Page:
The independent variables are operationalised as follows: The key independent variable for relative deprivation is measured with a question asking respondents whether they felt that their household economic conditions had deteriorated in the last 5 years, to allow for the time-ordering necessary for causality. We dichotomise this measure following previous research (Rüdig and Karyotis 2013) in a dummy for whether individuals felt the economic situation of their household had become worse. Moreover, to look at inequalities, we created dummy variables for those with lower education levels (less than secondary school); those in manual occupations; and those that were currently unemployed. Following the literature discussed on the various determinants of political participation, we also control for a number of other key variables operationalised as follows: age (a continuous variable), gender (a dummy variable for male gender), political interest (a dummy variable for interest), internal and external political efficacy (both scales, the sign for external efficacy is reversed as the statements were all negative), left–right and libertarian–authoritarian values (both scales of five items) and organisational membership (number of organisations of which one is a member 0–12).

We also include a macro-level independent variable. To account for economic context, we include a measure for unemployment levels at the aggregate level as the key measure of negative economic performance in times of crisis due to its visibility and the negative implications for citizens. This allows us to test for H5–H6 as well as, with cross-level interactions, for H7–H10. All variable descriptive statistics are presented in Table 1. Table 2 presents variable distributions by country.
Table 1

Variable descriptive statistics

 

Mean

SD

Min

Max

Voted at last national election

0.79408

0.40438

0

1

Contacted a politician

0.13353

0.34015

0

1

Protest participation

0.11105

0.31421

0

1

Strike participation

0.05587

0.22967

0

1

Volunteered for a political party

0.04760

0.21293

0

1

Volunteered for anti-cuts organisation

0.01868

0.13539

0

1

Relative deprivation

0.45407

0.4979

0

1

Age

44.8188

14.812

18

88

Gender (male)

0.47207

0.49923

0

1

Education level (less than upper secondary)

0.24062

0.42747

0

1

Occupation (manual)

0.23773

0.42571

0

1

Unemployed

0.11722

0.32170

0

1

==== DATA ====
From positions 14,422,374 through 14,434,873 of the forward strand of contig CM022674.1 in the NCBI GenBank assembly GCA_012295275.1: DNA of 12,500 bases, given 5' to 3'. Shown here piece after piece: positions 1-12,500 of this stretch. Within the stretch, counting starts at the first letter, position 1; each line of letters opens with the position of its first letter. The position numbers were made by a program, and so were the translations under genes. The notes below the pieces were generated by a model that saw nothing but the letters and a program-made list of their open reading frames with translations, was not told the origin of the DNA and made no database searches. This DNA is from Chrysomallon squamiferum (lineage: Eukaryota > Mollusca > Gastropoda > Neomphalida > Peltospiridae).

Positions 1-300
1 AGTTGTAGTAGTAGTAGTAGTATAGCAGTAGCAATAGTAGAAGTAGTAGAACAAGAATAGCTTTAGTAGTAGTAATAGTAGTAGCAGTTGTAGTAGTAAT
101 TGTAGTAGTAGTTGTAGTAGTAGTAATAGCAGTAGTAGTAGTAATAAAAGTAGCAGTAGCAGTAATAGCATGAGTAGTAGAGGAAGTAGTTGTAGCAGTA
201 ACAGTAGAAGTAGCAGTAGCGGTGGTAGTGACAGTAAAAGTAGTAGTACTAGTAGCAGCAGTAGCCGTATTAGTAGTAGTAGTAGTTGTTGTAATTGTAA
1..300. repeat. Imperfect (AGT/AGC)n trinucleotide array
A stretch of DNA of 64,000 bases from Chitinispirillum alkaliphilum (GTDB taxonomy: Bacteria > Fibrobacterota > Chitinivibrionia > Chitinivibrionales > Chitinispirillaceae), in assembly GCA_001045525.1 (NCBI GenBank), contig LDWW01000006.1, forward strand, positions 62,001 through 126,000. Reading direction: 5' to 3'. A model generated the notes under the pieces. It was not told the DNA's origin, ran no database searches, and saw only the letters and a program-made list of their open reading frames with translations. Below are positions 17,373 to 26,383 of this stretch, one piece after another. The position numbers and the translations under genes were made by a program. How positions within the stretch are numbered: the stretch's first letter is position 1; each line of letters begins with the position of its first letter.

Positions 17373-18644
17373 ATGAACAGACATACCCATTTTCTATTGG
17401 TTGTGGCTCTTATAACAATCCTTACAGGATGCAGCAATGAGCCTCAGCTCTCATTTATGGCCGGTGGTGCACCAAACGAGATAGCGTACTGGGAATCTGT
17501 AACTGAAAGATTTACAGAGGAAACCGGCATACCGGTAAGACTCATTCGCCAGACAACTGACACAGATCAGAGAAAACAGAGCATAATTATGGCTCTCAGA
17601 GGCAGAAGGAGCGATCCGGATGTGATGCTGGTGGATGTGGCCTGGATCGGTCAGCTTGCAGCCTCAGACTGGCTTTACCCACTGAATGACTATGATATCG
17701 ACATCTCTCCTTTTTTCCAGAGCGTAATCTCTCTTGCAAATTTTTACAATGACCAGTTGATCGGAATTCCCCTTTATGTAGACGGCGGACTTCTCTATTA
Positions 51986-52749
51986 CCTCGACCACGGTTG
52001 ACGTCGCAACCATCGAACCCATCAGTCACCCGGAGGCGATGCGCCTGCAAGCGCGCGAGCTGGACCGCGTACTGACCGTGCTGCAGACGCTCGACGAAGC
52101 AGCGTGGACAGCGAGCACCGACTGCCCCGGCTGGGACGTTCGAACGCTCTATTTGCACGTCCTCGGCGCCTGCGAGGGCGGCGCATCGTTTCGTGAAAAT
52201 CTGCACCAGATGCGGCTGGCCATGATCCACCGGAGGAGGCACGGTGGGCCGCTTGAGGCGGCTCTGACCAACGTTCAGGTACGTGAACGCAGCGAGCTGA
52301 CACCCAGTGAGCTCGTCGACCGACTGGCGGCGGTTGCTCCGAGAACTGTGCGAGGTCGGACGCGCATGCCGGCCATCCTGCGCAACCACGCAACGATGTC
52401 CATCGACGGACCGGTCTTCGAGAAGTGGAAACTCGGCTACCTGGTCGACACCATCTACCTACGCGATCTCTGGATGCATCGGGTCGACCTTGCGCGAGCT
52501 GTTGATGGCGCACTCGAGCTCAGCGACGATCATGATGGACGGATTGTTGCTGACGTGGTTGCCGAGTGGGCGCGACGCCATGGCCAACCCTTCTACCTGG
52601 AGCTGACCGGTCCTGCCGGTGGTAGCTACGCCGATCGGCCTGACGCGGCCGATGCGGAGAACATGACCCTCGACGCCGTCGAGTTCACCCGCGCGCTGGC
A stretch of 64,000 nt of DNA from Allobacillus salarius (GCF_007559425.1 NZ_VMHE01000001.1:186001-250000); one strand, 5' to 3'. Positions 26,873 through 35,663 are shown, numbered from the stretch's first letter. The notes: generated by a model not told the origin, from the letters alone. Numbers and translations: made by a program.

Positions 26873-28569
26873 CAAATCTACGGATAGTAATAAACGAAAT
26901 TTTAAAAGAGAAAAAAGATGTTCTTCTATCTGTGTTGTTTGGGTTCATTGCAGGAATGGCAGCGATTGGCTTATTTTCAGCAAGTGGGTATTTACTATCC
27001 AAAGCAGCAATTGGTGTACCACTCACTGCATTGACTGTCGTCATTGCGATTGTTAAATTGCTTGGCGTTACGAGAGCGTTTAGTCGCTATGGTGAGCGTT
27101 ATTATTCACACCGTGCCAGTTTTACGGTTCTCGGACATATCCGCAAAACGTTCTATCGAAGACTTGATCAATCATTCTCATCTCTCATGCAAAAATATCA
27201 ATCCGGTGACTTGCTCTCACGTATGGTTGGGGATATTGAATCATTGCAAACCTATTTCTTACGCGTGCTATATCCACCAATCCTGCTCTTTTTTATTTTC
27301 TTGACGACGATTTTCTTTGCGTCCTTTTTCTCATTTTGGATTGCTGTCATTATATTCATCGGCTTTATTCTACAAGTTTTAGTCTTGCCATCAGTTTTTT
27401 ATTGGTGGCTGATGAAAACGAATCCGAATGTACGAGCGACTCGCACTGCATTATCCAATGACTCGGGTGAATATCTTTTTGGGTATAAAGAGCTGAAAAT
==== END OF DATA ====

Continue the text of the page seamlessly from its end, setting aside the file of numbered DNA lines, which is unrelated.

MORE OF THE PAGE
Political interest

0.64312

0.47909

0

1

Internal political efficacy

0.49393

0.39755

0

1

External political efficacy

0.47929

0.35868

0

1

Left–right values

5.23925

1.84270

0

10

Libertarian–authoritarian values

4.46535

1.87859

0

10

Organisational memberships

1.25324

2.38321

0

12

Unemployment rate 2014

11.9268

7.75242

4.5

26.5

N

17,667

   
Table 2

Variable distributions, by country

 

All

France

Germany

Greece

Italy

Poland

Spain

Sweden

Switz.

UK

N

17,667

1934

1967

2030

1978

1947

1988

1916

1969

1938

Voted at last national election (%)

79.4

75.1

79.6

86.4

85.1

73.4

81.1

94.2

47.7

92.4

Contacted a politician (%)

13.4

7.9

10.2

12.3

11.7

13.8

13.3

14.7

11.4

25.1

Protest participation (%)

11.1

14.2

8.4

23.2

12.0

6.1

17.8

7.3

6.0

4.3

Strike participation (%)

5.6

5.4

3.5

13.7

11.6

2.1

8.7

0.6

1.8

2.3

Volunteered for a political party (%)

4.8

3.7

5.9

3.7

5.7

2.3

7.7

5.0

3.3

5.5

Volunteered for anti-cuts organisation (%)

1.9

1.6

1.7

2.2

3.0

2.0

4.0

0.5

0.9

0.9

Relative deprivation (%)

45.4

52.6

27.3

84.6

55.7

41.8

54.3

22.5

33.0

34.8

Age (mean)

44.8

48.7

44.2

39.9

44.2

41.5

43.0

47.2

43.8

51.2

Male (%)

47.2

44.1

51.9

46.7

47.5

44.5

50.1

46.0

47.2

46.8

Education (low) (%)

24.1

28.9

17.5

13.4

32.8

15.0

38.5

26.8

18.2

25.8

Manual occupation (%)

23.8

24.5

20.9

19.4

22.7

32.3

24.1

27.4

24.1

18.9

Unemployed (%)

11.7

9.1

4.0

27.5

17.2

11.5

18.8

5.4

6.5

4.5

Political interest (%)

64.3

56.3

71.0

62.9

60.0

73.7

57.7

63.9

58.4

75.5

Internal political efficacy 0–1 (mean)

0.49

0.39

0.59

0.49

0.48

0.51

0.45

0.40

0.48

0.66

External political efficacy 0–1 (mean)

0.48

0.40

0.48

0.35

0.57

0.65

0.49

0.46

0.44

0.49

Left–right values 0–10 (mean)

5.2

5.5

5.2

4.8

5.4

5.0

4.8

5.5

5.4

5.7

Libertarian–authoritarian 0–10 (mean)